The four other tales here: Markheim, Thrawn Janet, Ollala and The Treasure of Franchard are in my view nothing special.
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1 of 1 people found the following review helpful
5.0 out of 5 stars Useful Classroom Tool, 10 May 2007
Clearly this is a classic masterpiece and I won't go into the details of the story, however my review is more based around the practical aspects of this particular edition. It is one of the only books that I purchase every year and am able to sell on to my students. My students have to study this text and because of the low cost version even my poorest students are able to purchase a copy for themselves because of this edition. This is an excellent educational tool as it allows the students to annotate their copy which is extremely useful when they sit to do their coursework. Thank you Dover Thrift for making it possible for my students to succeed.
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2 of 2 people found the following review helpful
4.0 out of 5 stars Short but meaningful!, 7 Oct 2009
By 
Helen "Helen" (Surrey, England) - See all my reviews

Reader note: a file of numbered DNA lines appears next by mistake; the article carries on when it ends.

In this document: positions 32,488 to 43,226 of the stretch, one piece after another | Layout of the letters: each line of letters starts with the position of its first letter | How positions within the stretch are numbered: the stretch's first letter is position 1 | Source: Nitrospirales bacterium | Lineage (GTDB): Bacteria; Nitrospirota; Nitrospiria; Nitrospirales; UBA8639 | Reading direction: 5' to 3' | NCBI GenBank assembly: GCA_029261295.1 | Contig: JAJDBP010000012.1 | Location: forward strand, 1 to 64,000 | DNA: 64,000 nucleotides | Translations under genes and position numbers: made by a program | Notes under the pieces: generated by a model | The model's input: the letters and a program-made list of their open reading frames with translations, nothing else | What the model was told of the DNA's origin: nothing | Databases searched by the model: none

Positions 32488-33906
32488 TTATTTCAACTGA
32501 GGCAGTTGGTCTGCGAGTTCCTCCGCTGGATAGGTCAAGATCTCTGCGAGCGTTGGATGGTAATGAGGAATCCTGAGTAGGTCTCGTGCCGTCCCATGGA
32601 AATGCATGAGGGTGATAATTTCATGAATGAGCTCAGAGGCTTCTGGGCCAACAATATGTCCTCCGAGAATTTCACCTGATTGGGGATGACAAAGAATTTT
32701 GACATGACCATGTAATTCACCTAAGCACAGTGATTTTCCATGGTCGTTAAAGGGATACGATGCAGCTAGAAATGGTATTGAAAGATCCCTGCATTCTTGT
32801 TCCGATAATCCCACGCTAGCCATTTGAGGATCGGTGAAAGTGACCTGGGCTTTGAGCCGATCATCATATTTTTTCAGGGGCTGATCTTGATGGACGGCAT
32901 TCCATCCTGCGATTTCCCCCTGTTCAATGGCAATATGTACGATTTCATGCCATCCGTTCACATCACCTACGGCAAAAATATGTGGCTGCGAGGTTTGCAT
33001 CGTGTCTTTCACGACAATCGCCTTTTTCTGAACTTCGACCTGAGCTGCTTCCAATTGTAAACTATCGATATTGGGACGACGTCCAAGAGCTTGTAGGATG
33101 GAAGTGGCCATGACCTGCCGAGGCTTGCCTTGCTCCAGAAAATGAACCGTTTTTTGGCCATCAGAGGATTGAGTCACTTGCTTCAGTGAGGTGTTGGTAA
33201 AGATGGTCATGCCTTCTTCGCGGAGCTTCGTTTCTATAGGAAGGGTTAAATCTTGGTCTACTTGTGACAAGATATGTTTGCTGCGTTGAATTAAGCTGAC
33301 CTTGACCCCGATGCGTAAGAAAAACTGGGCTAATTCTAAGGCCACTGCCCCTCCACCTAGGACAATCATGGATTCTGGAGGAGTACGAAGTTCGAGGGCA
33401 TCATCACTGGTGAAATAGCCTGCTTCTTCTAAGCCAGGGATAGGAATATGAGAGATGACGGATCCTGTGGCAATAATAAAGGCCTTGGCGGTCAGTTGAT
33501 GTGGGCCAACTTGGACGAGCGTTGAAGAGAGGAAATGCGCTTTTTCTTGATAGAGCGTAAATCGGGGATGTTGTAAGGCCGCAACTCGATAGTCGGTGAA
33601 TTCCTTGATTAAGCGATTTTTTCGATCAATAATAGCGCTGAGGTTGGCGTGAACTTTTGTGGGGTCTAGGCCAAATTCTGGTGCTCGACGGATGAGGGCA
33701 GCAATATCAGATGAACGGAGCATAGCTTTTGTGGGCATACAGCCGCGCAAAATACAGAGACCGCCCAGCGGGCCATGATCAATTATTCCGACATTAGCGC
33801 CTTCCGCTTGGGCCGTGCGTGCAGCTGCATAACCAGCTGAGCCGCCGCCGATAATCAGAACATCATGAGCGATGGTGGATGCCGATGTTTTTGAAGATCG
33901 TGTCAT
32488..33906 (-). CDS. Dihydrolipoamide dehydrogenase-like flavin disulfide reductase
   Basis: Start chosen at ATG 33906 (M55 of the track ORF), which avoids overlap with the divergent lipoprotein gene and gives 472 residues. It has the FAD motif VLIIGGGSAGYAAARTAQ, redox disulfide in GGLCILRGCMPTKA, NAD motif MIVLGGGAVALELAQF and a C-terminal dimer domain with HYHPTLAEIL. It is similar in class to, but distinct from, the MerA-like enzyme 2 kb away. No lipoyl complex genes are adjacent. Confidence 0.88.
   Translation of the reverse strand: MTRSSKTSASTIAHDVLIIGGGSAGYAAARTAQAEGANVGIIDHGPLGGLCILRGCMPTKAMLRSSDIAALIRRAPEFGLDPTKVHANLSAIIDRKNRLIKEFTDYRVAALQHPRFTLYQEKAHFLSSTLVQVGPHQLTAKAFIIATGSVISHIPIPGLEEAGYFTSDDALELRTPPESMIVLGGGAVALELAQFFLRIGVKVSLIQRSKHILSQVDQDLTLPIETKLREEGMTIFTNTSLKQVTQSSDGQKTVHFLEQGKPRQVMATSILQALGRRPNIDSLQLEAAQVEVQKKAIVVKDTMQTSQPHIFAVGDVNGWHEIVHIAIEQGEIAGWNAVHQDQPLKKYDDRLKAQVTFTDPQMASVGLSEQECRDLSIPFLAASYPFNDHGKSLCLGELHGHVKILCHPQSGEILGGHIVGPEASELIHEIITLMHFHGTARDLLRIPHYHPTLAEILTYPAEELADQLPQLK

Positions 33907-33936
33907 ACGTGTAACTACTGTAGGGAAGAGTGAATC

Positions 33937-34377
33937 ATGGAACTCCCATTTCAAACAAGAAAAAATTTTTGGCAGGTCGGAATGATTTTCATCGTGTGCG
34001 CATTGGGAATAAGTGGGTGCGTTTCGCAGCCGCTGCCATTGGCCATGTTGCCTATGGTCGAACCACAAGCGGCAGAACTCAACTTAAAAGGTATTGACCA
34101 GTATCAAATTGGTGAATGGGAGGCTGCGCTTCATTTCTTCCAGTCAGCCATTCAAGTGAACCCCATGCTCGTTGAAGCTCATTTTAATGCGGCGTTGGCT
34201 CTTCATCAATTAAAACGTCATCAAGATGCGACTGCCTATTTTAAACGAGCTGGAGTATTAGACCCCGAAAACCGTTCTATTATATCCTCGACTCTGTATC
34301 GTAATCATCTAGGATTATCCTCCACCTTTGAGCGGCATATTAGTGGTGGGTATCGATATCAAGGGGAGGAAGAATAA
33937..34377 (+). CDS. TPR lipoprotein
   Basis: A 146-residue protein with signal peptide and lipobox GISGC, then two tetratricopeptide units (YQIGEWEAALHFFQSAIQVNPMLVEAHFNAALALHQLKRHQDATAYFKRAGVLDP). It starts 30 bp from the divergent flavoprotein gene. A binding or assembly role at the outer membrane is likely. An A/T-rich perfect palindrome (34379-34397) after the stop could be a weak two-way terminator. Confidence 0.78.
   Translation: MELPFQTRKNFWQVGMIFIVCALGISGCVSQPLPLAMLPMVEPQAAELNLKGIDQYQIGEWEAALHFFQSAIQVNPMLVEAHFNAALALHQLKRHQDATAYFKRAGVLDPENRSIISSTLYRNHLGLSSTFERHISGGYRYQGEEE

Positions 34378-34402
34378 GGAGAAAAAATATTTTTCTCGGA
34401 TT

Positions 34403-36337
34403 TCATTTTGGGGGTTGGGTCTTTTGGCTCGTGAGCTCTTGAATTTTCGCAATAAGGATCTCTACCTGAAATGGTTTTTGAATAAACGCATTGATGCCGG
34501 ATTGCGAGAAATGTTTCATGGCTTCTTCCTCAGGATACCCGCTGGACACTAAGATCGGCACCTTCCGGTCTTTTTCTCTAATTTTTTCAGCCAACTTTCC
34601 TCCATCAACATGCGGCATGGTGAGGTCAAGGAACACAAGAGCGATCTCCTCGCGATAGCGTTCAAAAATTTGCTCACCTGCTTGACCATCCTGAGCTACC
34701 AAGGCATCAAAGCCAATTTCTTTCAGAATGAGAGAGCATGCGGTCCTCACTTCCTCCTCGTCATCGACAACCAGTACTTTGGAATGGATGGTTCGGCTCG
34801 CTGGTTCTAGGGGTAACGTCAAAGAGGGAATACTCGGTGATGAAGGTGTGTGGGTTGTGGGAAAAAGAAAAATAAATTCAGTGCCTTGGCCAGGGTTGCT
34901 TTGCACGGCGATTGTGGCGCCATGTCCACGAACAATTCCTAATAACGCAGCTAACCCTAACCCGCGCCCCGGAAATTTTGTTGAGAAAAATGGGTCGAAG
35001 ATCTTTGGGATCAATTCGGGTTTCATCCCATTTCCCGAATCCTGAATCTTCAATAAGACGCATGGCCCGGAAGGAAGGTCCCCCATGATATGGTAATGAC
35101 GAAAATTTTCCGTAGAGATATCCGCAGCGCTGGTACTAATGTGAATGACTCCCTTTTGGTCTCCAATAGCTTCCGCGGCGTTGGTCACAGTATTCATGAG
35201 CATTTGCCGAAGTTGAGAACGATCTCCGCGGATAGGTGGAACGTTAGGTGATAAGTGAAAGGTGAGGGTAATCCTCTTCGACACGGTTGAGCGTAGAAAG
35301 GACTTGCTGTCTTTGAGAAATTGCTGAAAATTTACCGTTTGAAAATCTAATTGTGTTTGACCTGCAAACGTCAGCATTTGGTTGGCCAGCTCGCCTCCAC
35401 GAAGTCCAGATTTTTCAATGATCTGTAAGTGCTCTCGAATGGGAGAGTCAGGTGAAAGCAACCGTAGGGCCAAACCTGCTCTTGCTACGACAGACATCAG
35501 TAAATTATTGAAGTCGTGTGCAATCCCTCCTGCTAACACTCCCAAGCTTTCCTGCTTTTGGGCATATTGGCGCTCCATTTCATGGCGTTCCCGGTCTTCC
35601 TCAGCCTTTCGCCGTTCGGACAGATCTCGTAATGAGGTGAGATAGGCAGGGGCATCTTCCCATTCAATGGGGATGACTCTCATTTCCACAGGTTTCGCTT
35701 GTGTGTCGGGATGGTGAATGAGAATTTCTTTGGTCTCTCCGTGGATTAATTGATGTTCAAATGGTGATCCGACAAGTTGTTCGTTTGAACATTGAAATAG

I got this book for my daughter who is studying it for GCSE and read it as I have never read anything by Stevenson before - I enjoyed the description and themes a lot and feel that this book is very much still relevant today !
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4.0 out of 5 stars An informative but intrusive retelling of this classic story, 7 Aug 2004
By 
Amazon Customer (The Zenith City, Duluth, Minnesota) - See all my reviews
(HALL OF FAME REVIEWER)    (VINE VOICE)   
Robert Louis Stevenson's "Dr. Jekyll and Mr. Hyde" is one of the classics of horror literature because it provides the paradigmatic example of the "werewolf," the human being with a monstrous alter ego. However, originally it was much more of a mystery story and that is the best way of describing this adaptation of Stevenson's novella by Michael Lawrence. The book's complex structure is simplified and Lawrence employs a narrator to help retell the tale. The adaptation is certainly competent enough, but the story clearly takes a back seat to the illustrations in this particular volume.